BOSTON, MA — Doctors know that psychiatric disorders always involve
activity in the brain. Now scientists are beginning to get some
glimpses of that activity and how it changes with treatment, reports
the August issue of the Harvard Mental Health Letter.
source of these insights is the use of such scanning techniques as
positron emission tomography (PET) and functional magnetic resonance
imaging (fMRI). The findings to date—which are preliminary and often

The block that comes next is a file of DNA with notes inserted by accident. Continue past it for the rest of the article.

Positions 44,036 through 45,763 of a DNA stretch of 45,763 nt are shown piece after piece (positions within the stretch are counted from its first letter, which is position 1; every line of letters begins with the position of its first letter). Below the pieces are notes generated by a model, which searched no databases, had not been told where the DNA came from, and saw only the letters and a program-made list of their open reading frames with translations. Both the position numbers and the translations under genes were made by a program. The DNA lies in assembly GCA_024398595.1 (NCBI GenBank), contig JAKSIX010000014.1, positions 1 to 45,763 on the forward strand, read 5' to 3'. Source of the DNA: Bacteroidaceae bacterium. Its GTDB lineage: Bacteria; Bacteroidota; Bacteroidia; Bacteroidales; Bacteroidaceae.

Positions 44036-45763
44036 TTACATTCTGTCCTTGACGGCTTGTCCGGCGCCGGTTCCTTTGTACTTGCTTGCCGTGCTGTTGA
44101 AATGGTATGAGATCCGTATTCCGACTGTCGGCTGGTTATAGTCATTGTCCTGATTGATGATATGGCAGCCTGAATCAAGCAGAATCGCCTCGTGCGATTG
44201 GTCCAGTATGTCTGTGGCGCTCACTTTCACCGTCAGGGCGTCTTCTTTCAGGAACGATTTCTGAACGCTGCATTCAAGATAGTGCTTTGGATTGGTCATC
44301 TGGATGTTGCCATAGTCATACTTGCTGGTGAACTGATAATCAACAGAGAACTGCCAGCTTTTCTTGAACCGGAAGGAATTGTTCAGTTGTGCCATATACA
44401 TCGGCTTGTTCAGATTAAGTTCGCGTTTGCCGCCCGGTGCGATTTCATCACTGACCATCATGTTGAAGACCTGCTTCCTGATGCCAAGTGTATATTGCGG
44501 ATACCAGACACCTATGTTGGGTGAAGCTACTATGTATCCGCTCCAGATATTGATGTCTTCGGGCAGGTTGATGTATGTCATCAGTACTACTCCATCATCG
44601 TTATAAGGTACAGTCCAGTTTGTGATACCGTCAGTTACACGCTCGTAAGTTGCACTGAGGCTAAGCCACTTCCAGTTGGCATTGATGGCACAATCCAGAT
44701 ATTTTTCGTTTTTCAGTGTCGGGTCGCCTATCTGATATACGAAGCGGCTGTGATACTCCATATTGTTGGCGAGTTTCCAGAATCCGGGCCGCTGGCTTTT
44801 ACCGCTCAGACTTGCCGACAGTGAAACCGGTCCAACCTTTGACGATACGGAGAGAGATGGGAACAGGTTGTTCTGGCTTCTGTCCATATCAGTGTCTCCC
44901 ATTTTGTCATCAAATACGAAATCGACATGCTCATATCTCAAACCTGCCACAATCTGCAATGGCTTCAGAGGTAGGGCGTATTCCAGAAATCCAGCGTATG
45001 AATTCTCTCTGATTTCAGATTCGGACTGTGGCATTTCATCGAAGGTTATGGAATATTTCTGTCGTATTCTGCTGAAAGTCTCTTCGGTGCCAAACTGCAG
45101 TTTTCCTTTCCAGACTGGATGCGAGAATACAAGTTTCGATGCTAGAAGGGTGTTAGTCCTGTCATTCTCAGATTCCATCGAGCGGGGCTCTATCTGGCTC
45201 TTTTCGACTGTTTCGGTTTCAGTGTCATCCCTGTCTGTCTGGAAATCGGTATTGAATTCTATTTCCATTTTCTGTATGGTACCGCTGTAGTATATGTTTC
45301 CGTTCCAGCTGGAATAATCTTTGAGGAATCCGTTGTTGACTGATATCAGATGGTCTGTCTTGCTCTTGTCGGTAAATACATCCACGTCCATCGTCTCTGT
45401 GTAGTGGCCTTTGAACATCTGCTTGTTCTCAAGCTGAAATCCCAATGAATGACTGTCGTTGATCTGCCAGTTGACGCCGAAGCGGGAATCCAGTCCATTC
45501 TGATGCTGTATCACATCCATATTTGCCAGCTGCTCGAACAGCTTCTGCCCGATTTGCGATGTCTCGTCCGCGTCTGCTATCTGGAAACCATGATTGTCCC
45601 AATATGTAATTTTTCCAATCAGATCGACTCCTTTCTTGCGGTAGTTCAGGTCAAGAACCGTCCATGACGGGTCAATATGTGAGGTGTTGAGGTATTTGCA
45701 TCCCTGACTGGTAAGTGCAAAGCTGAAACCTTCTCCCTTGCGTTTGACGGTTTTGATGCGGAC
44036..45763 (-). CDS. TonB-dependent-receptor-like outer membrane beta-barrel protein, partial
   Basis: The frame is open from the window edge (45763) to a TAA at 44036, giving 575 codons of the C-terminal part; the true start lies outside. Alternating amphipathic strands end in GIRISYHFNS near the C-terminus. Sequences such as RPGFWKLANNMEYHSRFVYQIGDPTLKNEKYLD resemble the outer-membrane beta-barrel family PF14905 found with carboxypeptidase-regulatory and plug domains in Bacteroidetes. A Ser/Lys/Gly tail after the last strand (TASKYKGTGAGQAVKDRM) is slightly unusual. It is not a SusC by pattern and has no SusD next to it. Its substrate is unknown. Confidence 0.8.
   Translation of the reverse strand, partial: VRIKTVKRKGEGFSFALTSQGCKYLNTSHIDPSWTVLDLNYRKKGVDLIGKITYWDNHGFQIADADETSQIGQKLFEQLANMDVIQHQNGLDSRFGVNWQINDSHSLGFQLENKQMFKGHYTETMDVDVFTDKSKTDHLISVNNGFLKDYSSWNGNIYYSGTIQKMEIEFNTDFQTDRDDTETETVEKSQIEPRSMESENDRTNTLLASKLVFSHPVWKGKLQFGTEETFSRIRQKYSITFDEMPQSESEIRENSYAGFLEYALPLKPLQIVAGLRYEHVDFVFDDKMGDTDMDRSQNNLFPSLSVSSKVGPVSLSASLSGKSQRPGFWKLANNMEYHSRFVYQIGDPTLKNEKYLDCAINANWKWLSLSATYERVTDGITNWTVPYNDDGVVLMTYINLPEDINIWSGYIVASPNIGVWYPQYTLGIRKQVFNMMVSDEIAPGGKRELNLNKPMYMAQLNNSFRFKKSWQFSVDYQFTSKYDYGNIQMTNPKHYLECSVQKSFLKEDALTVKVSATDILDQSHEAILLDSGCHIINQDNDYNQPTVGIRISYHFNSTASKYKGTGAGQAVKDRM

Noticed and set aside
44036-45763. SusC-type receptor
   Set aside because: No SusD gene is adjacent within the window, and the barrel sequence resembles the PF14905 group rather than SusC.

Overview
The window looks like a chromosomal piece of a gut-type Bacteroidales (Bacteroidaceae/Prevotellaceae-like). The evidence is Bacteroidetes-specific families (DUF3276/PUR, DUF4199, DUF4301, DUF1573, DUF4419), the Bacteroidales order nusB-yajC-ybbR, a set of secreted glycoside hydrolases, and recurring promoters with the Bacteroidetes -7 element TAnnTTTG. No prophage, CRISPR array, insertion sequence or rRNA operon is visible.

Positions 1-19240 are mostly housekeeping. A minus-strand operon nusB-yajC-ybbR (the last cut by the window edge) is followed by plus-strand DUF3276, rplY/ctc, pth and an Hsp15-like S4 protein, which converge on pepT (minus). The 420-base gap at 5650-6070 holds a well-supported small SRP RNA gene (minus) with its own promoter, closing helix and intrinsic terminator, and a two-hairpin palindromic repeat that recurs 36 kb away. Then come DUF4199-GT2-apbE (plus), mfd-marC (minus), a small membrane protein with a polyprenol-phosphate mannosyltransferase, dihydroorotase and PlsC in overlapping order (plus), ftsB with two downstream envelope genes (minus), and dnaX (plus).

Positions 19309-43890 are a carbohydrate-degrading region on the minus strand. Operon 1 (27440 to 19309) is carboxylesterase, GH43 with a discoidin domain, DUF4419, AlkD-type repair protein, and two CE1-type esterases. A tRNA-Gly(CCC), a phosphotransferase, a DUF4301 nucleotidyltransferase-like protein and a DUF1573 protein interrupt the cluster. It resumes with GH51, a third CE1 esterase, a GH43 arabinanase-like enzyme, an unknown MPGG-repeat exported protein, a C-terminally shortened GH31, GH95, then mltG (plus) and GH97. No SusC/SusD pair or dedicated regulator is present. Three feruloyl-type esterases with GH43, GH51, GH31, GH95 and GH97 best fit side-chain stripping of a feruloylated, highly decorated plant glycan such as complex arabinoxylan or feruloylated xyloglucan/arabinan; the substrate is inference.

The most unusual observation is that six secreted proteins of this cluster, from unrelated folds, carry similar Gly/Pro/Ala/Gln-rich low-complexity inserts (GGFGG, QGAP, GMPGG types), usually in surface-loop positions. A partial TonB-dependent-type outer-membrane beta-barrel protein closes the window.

conflicting—usually involve two brain regions: the limbic system, where
memory meets emotion, and the prefrontal cortex, which supports
planning, judgment, and self-control. Studies have concentrated on
ultimate goal of understanding psychotherapy's effects on the brain is
to influence the choice of treatments," says Dr. Michael Miller, editor
in chief of the Harvard Mental Health Letter, "However, for now it is still difficult to get consistent results from brain scans."
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